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dc.contributor.advisorPetrie, Malcolm Robert
dc.contributor.advisorHouston, R. A. (Robert Allan)
dc.contributor.authorMcKinven, Carol E.
dc.coverage.spatial233 p.en_US
dc.date.accessioned2021-08-06T12:19:30Z
dc.date.available2021-08-06T12:19:30Z
dc.date.issued2021-12-01
dc.identifier.urihttp://hdl.handle.net/10023/23732
dc.description.abstractThis thesis provides the first research into male bigamy in Scotland, examining criminal prosecutions between 1837 and 1901. Drawing on the records of the criminal courts, newspapers and a variety of other sources, it identifies how Scotland's separate legal and criminal justice system impacted on the definition, prosecution and punishment of the offence. The study addresses three key research aims: how did this separate legal context, in particular the definition of the crime and the marital law framework, affect the technical aspects of bigamy in Scotland; how did social and economic factors provide an impetus for the growth in prosecutions; and how did the criminal justice system respond to cases of bigamy? The continued legal validity of irregular marriage might be expected to facilitate bigamy, yet this research finds that it was not the major cause of prosecuted cases. It also suggests greater nuance to the argument that the era's highly restricted divorce processes fostered bigamy. Examining the physical and social geography of the crime, the study establishes that this was almost exclusively a working-class offence, disproportionately concentrated in the expanding cities. The research also posits a typology of male offenders, finding that bigamists ranged from the 'unintentional' who misunderstood the law, to the 'fickle' unable to settle in one relationship and place, to those with a wider criminal history. For the courts, the essence of the crime lay in the betrayal of the marriage vows made to the lawful wife, the deception of the second and the implications for the essential role that matrimony was seen to play in maintaining the stability of society. Punishment ranged from transportation to imprisonment, yet as the century progressed those same courts demonstrated a greater willingness to take the circumstances of individual cases into account.en_US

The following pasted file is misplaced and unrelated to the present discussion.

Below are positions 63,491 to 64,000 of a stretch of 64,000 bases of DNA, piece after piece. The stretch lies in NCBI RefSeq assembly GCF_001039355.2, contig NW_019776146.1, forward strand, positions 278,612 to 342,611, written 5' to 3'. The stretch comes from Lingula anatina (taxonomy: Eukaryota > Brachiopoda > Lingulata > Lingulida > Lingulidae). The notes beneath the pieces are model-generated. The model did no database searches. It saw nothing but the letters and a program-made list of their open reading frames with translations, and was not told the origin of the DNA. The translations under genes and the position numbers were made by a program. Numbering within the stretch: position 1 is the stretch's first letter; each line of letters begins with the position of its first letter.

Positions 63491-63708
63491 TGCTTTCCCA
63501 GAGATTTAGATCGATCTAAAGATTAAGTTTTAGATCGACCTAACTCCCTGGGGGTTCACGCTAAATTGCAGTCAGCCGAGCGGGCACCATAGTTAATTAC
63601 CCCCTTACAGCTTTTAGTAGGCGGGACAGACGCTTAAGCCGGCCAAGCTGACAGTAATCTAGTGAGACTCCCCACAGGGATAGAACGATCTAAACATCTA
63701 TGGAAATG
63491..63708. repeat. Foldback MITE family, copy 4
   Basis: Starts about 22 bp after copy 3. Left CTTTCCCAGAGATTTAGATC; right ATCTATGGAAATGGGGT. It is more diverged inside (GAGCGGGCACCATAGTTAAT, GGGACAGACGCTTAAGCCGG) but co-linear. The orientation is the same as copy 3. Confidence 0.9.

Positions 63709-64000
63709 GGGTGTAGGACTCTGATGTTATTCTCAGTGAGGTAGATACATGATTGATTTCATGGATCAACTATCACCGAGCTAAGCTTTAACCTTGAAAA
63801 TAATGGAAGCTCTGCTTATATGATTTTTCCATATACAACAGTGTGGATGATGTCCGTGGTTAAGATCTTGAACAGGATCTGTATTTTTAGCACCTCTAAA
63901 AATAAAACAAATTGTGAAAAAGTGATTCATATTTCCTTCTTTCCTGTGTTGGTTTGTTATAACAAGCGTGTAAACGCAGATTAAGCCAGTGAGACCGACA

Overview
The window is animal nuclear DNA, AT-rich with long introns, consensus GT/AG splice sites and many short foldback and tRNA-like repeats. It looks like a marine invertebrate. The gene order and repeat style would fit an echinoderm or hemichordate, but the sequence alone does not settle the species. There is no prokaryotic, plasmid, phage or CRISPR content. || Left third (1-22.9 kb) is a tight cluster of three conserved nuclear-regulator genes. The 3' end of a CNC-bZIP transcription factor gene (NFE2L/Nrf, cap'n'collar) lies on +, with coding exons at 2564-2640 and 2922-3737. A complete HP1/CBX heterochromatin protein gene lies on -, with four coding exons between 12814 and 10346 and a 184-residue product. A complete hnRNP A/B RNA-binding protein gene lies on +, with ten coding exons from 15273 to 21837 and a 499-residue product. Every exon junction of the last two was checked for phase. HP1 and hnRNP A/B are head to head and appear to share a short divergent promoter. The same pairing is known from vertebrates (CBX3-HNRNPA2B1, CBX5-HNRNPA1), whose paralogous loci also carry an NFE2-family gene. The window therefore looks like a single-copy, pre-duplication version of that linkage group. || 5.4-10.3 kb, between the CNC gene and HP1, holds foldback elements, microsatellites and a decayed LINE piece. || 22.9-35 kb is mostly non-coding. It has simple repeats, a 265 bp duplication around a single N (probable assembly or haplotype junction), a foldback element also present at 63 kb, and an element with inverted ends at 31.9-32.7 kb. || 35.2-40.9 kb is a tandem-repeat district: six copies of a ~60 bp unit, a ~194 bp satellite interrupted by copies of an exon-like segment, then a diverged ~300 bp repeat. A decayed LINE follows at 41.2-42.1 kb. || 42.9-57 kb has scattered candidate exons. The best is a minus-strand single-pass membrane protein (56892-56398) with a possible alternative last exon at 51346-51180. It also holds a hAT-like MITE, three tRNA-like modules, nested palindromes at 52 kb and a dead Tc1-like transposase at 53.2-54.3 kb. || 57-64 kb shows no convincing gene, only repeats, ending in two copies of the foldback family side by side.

dc.language.isoenen_US
dc.publisherUniversity of St Andrews
dc.relationThe too-much-married man: male bigamy prosecutions in Scotland, 1837-1901 (thesis data) McKinven, C.E., University of St Andrews. DOI: https://doi.org/10.17630/bcb6caee-611a-4ff5-a56b-f82b54235d35en
dc.relation.urihttps://doi.org/10.17630/bcb6caee-611a-4ff5-a56b-f82b54235d35
dc.subjectBigamyen_US
dc.subjectScotlanden_US
dc.subjectWorking-class marriageen_US
dc.subjectCriminal prosecutionen_US
dc.subjectMarriage lawen_US
dc.subjectSentencingen_US
dc.subjectScottish legal contexten_US
dc.titleThe too-much-married man : male bigamy prosecutions in Scotland, 1837-1901en_US
dc.typeThesisen_US
dc.type.qualificationlevelDoctoralen_US
dc.type.qualificationnamePhD Doctor of Philosophyen_US
dc.publisher.institutionThe University of St Andrewsen_US
dc.rights.embargodate2026-08-06
dc.rights.embargoreasonThesis restricted in accordance with University regulations. Print and electronic copy restricted until 6th August 2026en
dc.identifier.doihttps://doi.org/10.17630/sta/120


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